Let's Encrypt http4s!

The Goal

To run a Scala-http4s HTTP server with Let's Encrypt's certificates on a Linux server.

The Motivation

This tutorial is developed as part of the Let's Encrypt Scala project. My motivation to write this article is to show http4s in the real world, and also announce the new Let's Encrypt Scala project. Your motivation to read this article could be to deploy production apps yourself without having to deal with nginx; or you could just be evaluating whether http4s is suitable to what your company is doing.

If you ever tried to use a Let's Encrypt certificate on the JVM, you will probably have faced a whole world of pain of manual steps (thank god they exist!) in importing keys into Java KeyStores, and then hooking those KeyStores into your SSLContext. Here we show how it can be done more simply.

This tutorial is composed of three key parts: prerequisites, developing the app, and deploying it.

Prerequisites (DevOps & UNIX/Linux required!)

Before we even get to Scala, this will be the most time-demanding part, especially if you have not done DevOps before.

As a gentle note of wisdom: I self-manage only a handful of production apps, that are not of critical importance, and for who have paying subscribers like Scala Algorithms, I simply use Heroku because it comes with the full suite of things for running apps in production: monitoring, log management, certificate management, failover, deployments, and so forth. All of this is very complicated to do yourself. We will not go into how to do this on k8s because production k8s should only be attempted with expert guidance.

Now that we're past this reminder, let's get into the key things that we need to prepare before we can even code up a single line of code, and that is to prepare the deployment environment, details of which are out of scope for this article; but I will include a few resources to get you started if you are new to DevOps. You will also need your own custom domain. If you are on Windows, you will need to set up the Windows Subsystem for Linux in order to run Linux commands like ssh.

  1. Have a Linux server - the simplest and most popular to use are DigitalOcean and Vultr (consider referral links too: DigitalOcean; Vultr). I use Vultr when I need high CPU performance, and DigitalOcean when I want to create one-click servers with pre-loaded apps.
  2. Point a custom domain name to your Linux server (Vultr DNS / DigitalOcean DNS).
  3. Ensure you have a non-root user and you can access it with: DigitalOcean instructions.
  4. Set up certbot on your Linux server
  5. Ensure that Port 8443 is accessible on your server. Some hosts like Vultr block most ports by default. Read: Vultr Firewall.
  6. On your server, set up Java with SDKMan so that our web app can run on the server
  7. On your Shell environment, set up SBT, so that we can prepare our app bundle.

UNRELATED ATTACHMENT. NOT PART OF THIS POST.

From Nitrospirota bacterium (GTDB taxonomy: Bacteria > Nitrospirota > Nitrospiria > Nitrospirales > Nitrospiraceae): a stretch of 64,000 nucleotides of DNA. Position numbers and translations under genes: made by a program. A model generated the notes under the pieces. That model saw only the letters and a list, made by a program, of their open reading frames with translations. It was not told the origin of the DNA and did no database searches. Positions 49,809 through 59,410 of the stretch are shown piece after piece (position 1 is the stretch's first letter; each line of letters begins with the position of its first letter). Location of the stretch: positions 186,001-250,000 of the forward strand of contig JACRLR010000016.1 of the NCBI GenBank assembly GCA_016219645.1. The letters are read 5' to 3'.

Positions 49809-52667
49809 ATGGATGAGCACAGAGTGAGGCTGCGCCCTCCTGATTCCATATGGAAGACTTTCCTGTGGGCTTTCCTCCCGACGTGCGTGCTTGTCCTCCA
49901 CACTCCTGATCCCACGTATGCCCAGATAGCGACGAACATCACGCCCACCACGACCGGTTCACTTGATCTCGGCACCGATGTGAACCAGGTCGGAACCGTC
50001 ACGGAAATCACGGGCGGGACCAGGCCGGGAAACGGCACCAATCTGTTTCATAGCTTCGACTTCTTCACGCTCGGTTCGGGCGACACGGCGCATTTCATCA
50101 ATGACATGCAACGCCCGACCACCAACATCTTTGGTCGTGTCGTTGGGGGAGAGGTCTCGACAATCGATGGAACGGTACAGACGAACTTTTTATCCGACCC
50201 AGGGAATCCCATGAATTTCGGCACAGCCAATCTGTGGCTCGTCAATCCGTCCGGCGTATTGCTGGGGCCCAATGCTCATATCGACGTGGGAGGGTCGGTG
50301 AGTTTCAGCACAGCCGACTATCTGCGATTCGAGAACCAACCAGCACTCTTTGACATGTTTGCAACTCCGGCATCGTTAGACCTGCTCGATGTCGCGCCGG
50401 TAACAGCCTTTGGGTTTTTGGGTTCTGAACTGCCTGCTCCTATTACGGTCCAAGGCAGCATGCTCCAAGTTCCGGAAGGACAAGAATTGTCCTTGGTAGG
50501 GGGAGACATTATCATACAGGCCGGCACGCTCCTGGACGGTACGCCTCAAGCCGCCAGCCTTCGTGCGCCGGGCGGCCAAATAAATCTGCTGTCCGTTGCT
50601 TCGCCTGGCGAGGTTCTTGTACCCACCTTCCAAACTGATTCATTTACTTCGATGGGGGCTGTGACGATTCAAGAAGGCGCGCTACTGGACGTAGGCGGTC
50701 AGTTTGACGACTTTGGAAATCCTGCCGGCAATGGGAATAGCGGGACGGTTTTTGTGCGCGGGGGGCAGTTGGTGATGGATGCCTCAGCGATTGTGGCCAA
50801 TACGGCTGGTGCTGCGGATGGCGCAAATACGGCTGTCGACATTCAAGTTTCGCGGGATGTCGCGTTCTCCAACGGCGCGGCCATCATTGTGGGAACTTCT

For convenience, you can copy-paste commands from this webpage to your text editor (for security), and then your Shell. But you can also type them out.

For another convenience, if you update the following fields, the snippets will update automatically:

A sanity to check all the pieces are in place:

If any of these commands produce an error, try to resolve it.

# Ensure 'i-am' can see the cert directory (but not certs)
ssh root@scala-geek.info setfacl -m u:i-am:X /etc/letsencrypt/{archive,live}
# Ensure 'i-am' can read the certificates / private keys
ssh root@scala-geek.info setfacl -R -m u:i-am:rX /etc/letsencrypt/{archive,live}/scala-geek.info
# verify the certificate is accessible to the user
ssh i-am@scala-geek.info ls /etc/letsencrypt/live/scala-geek.info/cert.pem
# check Java is available to geek
ssh i-am@scala-geek.info java -version
# Check we have SBT working
sbt -version

Develop the app

Do the development in a directory called http4s-letsencrypt-demo. Alternatively, use the Git repository, from which the code is synchronised to this tutorial:

git clone git@github.com:ScalaWilliam/http4s-letsencrypt-demo.git

If you use the Git repository, skip over to Deploy & run the app.

All the explanations are in the code comments; do have a read.

Create the Scala build definition file build.sbt:

organization := "com.scalawilliam.rad4s"

scalaVersion := "2.13.5"

// Allow to package the whole app and its dependencies to a ZIP file
enablePlugins(JavaServerAppPackaging)

version := "0.1"
val Http4sVersion = "0.21.21"

// To be able to use the letsencrypt-scala library
resolvers += Resolver.sonatypeRepo("snapshots")

libraryDependencies ++= Seq(
  // Always have this
  "org.scalatest" %% "scalatest"   % "3.2.7" % Test,
  "org.http4s"    %% "http4s-dsl"  % Http4sVersion,
  "org.http4s"    %% "http4s-core" % Http4sVersion,
  // Render HTML with scalatags
  "org.http4s" %% "http4s-scalatags" % Http4sVersion,
  "org.http4s" %% "http4s-server"    % Http4sVersion,
  // http4s has various back-end implementations, even Servlets!
  "org.http4s"       %% "http4s-blaze-server" % Http4sVersion,
  "com.scalawilliam" %% "letsencrypt-scala"   % "0.0.2-SNAPSHOT"